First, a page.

“Well, then, I guess you got lucky when my mom swooped in and dropped a chunk of change on you to make things better, huh?”
If Charlie had been hoping to embarrass Zeno, that didn’t go too well, either.
“I got very lucky,” Zeno said. “And I’m real grateful to Frankie for making things a little easier for me. Everybody at the farm is.”
Damn. Was nothing going to spoil their cumulative, mellow moods this morning? Charlie wanted to stick out her tongue. She wanted to stomp her foot and march off in a huff. The only problem was, she suspected neither of them would know why. Or care.
Instead, all she said was, “I guess I’ll see you guys around campus, then.”
They both nodded absentmindedly. So that when Charlie did stomp off in a toned down version of a huff, the entire effort was wasted on them.
“It’s good to see you,” Rachel told Felicia hesitantly, both of them anxious around the other, well aware that any wrong move or word could well prove an insurmountable obstacle to their thirty years of friendship.
“How are you holding up?” Felicia asked.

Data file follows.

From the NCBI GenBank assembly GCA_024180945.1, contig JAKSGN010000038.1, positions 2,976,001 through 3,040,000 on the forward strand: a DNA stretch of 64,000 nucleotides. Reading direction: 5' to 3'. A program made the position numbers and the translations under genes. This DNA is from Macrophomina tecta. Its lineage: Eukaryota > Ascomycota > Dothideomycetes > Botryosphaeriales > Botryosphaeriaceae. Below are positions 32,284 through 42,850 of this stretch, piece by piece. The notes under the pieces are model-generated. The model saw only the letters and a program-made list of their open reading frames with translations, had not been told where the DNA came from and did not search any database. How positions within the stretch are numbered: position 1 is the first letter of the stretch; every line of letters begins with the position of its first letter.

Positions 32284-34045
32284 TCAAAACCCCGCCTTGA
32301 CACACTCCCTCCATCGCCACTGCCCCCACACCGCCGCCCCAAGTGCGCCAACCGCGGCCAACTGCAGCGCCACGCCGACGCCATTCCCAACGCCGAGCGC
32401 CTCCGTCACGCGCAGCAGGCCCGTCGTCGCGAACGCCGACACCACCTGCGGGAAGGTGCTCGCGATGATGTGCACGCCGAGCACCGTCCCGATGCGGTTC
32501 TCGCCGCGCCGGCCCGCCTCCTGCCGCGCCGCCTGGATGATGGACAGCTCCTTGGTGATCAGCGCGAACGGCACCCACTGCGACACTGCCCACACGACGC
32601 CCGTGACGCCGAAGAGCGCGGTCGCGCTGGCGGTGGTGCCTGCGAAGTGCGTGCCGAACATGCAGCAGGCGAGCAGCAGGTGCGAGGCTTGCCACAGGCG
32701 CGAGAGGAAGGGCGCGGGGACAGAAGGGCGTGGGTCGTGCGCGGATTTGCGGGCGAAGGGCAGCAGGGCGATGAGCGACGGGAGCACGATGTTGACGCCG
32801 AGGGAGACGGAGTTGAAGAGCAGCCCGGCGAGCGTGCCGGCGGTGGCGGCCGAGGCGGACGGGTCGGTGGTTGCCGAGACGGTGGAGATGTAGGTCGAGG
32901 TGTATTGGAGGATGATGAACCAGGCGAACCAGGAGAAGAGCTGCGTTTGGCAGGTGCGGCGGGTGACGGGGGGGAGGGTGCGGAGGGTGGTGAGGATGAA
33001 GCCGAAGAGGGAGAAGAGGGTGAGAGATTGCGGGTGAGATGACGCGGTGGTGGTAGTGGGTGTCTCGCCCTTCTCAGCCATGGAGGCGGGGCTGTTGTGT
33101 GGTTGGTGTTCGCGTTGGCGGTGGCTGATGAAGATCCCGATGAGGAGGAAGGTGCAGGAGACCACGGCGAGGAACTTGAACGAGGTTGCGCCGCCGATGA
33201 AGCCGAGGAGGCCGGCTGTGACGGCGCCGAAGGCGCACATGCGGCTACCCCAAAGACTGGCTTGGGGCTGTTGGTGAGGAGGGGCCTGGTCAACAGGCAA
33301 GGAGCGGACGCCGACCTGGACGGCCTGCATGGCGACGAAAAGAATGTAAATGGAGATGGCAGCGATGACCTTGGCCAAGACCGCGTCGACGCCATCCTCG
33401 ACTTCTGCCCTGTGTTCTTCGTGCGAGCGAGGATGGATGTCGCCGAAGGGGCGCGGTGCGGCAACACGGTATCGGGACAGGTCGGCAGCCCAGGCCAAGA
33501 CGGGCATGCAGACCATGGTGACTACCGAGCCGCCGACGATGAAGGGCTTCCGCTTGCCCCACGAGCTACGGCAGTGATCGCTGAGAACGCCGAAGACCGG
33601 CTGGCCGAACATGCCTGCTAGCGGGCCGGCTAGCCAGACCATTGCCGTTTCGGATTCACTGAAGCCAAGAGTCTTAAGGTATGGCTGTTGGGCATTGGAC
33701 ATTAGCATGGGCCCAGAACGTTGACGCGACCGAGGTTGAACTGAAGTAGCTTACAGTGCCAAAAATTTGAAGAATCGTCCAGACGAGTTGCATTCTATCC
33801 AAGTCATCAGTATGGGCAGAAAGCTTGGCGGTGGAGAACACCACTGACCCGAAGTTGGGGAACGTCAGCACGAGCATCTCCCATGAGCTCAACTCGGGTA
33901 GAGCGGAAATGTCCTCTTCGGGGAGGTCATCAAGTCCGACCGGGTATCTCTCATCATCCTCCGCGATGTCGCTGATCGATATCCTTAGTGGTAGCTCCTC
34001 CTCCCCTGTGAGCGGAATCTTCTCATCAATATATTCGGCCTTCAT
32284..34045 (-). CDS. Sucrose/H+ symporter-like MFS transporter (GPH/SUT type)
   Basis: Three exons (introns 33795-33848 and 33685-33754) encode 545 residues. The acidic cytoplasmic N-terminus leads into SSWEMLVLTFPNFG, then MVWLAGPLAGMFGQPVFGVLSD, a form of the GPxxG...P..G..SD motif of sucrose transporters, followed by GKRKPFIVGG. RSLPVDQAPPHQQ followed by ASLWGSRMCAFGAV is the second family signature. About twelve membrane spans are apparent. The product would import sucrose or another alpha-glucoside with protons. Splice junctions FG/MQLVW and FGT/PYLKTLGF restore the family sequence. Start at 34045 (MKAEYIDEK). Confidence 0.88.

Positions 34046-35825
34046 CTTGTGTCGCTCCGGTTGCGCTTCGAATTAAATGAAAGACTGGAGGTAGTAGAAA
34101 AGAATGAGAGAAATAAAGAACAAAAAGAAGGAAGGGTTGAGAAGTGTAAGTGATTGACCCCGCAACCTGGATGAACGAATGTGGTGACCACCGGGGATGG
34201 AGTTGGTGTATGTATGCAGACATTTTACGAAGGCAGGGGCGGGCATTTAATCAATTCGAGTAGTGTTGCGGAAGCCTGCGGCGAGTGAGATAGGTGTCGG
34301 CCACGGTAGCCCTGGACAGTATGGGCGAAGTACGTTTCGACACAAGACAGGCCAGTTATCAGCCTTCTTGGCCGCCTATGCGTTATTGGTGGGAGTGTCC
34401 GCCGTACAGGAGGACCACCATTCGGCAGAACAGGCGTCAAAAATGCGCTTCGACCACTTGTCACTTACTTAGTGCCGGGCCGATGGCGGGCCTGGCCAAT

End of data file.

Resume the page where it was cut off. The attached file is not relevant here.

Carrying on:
“I’m not,” Rachel confessed. “I feel like I’ve been crushed into little pieces, and all of them are out there, just floating around, bearing no resemblance to me or the person I used to think I was. There’s nothing solid left, I’m afraid. Except for the pain.”
“I’ve been there,” Felicia said. “When I thought I’d lost Luke. I’ve been exactly there. And the only solid thing I could think of to hold onto, was the bottle.”
“Do you remember talking me down from there? Do you remember trying to get through to me, trying to make me see what I was throwing away? Whom I was throwing away?”
Rachel turned her back. “Don’t do this, Felicia. If that’s all you came here to say, then, please, just turn around and walk back out the door. It’s best for both of us. Trust me.”